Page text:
A friend bought a new bike not too long ago. It was a floor model, and sat on the shop floor untouched for a long time (more than a year - maybe two).

    It came with WTB wheels that had converted non-tubeless (hooked) rim with two runs of Stans tape, and some kind of knobby WTB tire. We had a heck of a time trying to get the bead out of the rim. I finally put it flat on the ground and stepped on the tire right at the rim edge, and managed to get it to pop free. Strangely enough, only the front tire caused this trouble. The rear came off just fine with a little extra thumb pressure.
    Yes, i'm absolutely positive these wheels use hookless rims.
    And like Cxwrench has explained, the channel that the bead seats has no standard diameter, so a tire with a large bead can be squeezed very tight into this channel when it was mounted and seated. Furthermore, the tubeless sealant helps to make the bead even tighther embedded in this channel.

    Update:
    I've installed a new tire of a different brand, Onza. The Onza tire is tubeless-ready (just like the Maxxis Ikon before it). I tried to setup tubeless but just couldn't get the damn tire to seal. Went to the local LBS to have it isntall and there was a line of 10 people waiting for service or be let in (apparently LBS is limiting customers coming in). So I decided to go home and put in a tube, pumped up the tire, and things just worked. I then deflate the tire to see how hard it would be to pop the bead this time, and to my delight I was able to pop the bead with my thumbs (it still took effort, but at least I was able to pop the bead out, good for on-trail repair). However, I still need to pump to 60 psi to seat the bead though (with a tube inside), and there's no way I could do this on the trail, but hopefully with some mileage on the tire, the bead will soften and stretch a bit so that it'll seat easier should I ever need to seat it ont he trail, but let's hope I don't get a flat again, i'm going back to 23-25 psi for the rear.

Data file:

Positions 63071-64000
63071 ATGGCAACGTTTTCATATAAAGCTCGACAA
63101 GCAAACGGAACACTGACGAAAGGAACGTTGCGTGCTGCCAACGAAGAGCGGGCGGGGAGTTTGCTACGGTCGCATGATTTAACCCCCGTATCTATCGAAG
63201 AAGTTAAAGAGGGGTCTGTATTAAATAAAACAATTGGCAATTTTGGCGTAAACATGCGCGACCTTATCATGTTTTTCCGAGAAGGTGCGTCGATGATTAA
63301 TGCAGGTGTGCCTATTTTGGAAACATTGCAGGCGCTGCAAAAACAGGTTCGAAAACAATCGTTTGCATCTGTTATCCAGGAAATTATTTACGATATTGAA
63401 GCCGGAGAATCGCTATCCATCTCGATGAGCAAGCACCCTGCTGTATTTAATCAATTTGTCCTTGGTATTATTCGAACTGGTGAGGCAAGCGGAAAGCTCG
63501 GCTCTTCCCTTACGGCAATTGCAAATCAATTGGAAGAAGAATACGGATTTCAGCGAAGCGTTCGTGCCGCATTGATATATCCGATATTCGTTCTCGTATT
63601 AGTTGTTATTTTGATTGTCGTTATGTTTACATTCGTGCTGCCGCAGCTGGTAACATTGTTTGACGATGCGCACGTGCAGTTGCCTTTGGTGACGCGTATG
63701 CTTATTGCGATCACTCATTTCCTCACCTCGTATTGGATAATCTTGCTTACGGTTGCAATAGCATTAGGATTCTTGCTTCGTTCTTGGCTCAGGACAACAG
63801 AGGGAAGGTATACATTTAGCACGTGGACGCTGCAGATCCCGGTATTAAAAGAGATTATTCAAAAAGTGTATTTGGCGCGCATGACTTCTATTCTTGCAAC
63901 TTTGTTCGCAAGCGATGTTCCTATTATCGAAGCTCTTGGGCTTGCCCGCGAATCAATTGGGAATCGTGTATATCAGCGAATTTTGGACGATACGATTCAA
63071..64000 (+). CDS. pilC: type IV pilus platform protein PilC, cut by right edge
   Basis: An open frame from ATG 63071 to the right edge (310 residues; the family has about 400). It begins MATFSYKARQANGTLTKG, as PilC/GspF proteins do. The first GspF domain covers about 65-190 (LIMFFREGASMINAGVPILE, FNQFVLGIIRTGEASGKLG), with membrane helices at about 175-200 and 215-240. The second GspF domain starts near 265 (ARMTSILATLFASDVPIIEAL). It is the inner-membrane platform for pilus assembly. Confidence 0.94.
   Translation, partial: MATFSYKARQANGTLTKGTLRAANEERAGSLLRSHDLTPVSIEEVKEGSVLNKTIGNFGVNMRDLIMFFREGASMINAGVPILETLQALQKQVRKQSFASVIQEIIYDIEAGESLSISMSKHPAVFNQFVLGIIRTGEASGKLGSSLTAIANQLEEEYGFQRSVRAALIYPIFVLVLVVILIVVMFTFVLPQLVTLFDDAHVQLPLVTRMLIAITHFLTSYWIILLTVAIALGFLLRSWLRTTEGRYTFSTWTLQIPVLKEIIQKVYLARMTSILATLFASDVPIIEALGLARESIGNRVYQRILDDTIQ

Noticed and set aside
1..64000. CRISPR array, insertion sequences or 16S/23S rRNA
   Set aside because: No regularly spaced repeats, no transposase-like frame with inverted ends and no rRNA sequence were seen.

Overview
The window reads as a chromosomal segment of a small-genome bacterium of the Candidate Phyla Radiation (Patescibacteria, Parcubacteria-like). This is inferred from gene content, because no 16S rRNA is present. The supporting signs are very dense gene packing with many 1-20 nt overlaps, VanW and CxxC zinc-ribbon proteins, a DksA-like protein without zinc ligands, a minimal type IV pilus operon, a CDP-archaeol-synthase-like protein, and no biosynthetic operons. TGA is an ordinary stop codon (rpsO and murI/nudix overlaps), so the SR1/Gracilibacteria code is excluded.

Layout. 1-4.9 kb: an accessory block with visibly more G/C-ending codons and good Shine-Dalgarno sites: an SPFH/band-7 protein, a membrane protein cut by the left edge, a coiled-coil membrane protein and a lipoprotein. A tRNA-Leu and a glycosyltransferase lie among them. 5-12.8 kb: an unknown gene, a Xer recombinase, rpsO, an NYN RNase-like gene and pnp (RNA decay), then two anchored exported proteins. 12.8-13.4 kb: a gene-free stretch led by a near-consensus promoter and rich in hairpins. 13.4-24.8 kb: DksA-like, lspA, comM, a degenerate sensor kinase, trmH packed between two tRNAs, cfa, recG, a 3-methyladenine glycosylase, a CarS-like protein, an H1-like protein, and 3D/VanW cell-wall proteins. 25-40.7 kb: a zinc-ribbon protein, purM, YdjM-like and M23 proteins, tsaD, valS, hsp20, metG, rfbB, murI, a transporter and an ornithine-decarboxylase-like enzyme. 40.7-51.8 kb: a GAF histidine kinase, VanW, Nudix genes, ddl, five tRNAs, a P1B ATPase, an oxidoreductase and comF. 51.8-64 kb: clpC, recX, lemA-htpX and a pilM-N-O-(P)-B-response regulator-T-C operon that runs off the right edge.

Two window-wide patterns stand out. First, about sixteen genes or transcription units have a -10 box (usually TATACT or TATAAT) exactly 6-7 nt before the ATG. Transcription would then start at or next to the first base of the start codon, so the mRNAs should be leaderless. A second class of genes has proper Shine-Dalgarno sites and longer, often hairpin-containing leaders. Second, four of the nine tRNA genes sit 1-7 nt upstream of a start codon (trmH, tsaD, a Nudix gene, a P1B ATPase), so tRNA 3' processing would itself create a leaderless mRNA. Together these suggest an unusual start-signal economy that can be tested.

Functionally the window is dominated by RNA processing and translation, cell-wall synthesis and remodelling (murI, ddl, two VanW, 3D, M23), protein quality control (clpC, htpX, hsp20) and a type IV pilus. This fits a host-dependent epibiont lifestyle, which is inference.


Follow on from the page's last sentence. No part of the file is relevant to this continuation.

Then took the bike out for a short ride on the train, and honestly, I cannot tell the different between tubeless and tubed setup!! I thought I'd be disappointed by the inner tube, but I felt zero real world difference. And now I'm seriously considering of going back to traditional tubed mtb setup now, and with traditional tires they're lighter than tubeless tire so that'll offset some of the weight of the inner tube. I think it's important to me that a tire setup has to be easily repairable on the trail, and right now tubeless isn't easily repairable.

  6. #6
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    Quote Originally Posted by velodog View Post
    Maybe a spring clamp could pinch the tireand pop the bead. I don't know, but it's what I would try.

    https://www.homedepot.com/b/Tools-Ha...vZc266Z1z0r0cf
    I tried with a visegrip but no cigar as the tire just flex too much. Anyway, i'm switchin back to using inner tube now, which makes it easier to unseat